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Colorado motorcyclist fatalities remain stable

| Jan 21, 2019 | Uncategorized |

The number of motorcyclists who died on Colorado roads in 2018 stayed steady when compared to previous years, statistics with the Colorado Department of Transportation show.

Colorado roads saw 102 motorcyclist fatalities in 2018, 16.5 percent of the total fatalities among drivers, passengers, motorcyclists, pedestrians and bicyclists, CDOT reports.

CDOT does not offer how these fatalities occurred. When a family suffers the loss of a loved one in a motorcycle accident, determining who is at fault is one of the key services a lawyer can facilitate.

Meanwhile, state officials offer motorcycle safety classes and a special motorcycle license endorsement tied to safety training.

Previous motorcyclist deaths

The number of motorcyclist fatalities has grown from 73 in 2002 to a high of 125 in 2016, while the number of fatalities as a percentage of total traffic deaths has remained steady since 2007:

  • 2002 – 73 fatalities, 9.8 percent of total traffic deaths
  • 2003 – 70, 10.9 percent
  • 2004 – 81, 12.1 percent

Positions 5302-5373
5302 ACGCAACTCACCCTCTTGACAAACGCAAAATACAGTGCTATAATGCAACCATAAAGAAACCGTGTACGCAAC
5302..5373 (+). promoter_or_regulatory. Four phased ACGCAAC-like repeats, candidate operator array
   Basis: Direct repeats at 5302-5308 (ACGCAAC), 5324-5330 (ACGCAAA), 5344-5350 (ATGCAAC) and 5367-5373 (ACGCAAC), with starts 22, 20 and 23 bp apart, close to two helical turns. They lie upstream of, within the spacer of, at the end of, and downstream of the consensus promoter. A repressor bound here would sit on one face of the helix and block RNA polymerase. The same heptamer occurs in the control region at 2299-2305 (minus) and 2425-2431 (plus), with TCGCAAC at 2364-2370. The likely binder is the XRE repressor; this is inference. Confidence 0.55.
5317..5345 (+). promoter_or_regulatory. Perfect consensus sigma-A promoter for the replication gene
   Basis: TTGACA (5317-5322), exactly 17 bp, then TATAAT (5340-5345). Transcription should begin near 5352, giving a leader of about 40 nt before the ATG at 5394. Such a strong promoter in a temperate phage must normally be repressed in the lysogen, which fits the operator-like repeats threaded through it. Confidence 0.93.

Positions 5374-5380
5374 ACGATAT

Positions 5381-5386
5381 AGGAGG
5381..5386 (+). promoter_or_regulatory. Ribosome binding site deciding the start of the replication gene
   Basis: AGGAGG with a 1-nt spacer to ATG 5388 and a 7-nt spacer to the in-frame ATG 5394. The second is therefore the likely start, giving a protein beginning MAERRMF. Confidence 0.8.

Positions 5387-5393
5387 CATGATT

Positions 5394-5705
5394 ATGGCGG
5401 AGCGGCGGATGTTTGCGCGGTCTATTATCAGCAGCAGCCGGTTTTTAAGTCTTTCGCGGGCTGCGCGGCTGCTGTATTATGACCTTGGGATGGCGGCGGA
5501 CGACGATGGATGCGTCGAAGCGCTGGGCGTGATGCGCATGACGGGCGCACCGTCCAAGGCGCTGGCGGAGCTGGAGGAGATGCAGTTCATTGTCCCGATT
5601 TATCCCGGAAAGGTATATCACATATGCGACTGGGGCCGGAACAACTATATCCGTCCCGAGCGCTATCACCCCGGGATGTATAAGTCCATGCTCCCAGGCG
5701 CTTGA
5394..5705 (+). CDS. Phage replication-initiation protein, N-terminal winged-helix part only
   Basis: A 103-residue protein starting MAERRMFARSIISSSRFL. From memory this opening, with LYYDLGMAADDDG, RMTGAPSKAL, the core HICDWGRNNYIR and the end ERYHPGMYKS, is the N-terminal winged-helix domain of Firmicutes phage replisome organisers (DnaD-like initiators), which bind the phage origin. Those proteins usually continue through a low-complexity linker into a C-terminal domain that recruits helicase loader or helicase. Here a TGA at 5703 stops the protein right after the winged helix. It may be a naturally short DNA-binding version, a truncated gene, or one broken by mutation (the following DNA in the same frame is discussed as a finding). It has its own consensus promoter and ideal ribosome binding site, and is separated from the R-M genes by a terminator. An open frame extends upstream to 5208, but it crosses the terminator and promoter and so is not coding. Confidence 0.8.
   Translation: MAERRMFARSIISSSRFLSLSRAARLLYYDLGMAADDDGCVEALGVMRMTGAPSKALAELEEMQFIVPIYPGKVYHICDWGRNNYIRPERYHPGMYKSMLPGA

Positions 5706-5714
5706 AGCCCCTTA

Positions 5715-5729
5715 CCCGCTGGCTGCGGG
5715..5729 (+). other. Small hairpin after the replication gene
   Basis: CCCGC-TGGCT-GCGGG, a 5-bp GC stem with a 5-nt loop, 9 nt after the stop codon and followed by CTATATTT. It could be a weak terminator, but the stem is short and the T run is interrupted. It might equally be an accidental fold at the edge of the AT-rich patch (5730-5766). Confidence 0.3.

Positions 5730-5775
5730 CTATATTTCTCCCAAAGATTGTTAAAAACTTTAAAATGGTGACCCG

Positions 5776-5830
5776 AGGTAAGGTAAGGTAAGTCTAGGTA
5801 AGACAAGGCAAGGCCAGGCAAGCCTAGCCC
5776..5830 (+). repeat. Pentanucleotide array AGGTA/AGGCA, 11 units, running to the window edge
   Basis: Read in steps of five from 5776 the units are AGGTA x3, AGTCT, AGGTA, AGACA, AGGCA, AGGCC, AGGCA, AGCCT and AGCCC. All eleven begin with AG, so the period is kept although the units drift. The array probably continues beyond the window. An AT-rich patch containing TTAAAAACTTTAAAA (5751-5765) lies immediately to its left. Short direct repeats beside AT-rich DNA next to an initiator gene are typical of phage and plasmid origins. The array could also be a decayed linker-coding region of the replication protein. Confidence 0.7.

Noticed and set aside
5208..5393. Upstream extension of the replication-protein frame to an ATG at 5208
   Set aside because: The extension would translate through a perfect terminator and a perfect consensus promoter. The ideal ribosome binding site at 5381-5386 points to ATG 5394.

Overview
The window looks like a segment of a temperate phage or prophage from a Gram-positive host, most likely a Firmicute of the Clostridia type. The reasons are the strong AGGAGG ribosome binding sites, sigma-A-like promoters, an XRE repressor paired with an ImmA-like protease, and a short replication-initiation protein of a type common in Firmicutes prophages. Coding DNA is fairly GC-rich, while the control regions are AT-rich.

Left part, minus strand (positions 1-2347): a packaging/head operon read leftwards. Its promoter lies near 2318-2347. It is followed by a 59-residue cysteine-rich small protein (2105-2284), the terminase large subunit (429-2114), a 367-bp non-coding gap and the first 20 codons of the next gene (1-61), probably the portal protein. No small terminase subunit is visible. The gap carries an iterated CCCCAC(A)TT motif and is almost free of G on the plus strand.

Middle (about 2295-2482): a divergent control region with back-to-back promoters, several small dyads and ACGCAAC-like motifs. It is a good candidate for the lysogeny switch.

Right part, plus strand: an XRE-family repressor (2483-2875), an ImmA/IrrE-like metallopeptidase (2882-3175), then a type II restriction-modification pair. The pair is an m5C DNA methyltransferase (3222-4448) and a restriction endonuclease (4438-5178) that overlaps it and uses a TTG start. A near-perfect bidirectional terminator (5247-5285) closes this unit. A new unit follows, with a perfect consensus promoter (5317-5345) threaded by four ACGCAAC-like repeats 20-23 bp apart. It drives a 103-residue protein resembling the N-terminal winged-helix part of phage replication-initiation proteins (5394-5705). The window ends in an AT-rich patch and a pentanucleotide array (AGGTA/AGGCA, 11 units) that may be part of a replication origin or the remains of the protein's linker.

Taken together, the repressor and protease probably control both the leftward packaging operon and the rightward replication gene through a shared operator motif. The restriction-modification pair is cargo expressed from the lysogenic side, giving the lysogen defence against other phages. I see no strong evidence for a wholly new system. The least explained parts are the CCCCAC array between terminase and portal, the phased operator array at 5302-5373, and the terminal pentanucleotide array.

• 2005 – 87, 14.4 percent
  • 2006 – 74, 13.8 percent
  • 2007 – 90, 16.2 percent
  • 2008 – 98, 17.9 percent
  • 2009 – 88, 18.9 percent
  • 2010 – 82, 18.2 percent
  • 2011 – 78, 17.4 percent
  • 2012 – 79, 16.7 percent
  • 2013 – 87, 18.1 percent
  • 2014 – 94, 19.3 percent
  • 2015 – 105, 19.2 percent
  • 2016 – 125, 20.6 percent
  • 2017 – 103, 15.9 percent
  • 2018 – 102, 16.5 percent

Colorado training

CDOT reports that of the 105 motorcyclists killed in 2015, 35 percent lacked a motorcycle endorsement on their driver’s license, or even had a license at all.

Drivers of scooters or any other vehicle with power under 50cc, or any vehicle with a speed capacity of 40 miles per hour of less, do not need a motorcycle classification on a valid driver’s license to drive.

To drive a motorcycle, you need an endorsement on your license. To get one, you need to pass a written test and riding test at a Colorado DMV office.

The state also offers Motorcycle Operator Safety Training (MOST) classes through private vendors. These classes promote motorcycle safety awareness and, at the conclusion, those who pass the course can get a motorcycle endorsement at the DMV with no further tests needed.

No matter how you or your loved ones receive safety training, it is very important to drive with care and caution when on Colorado roads.

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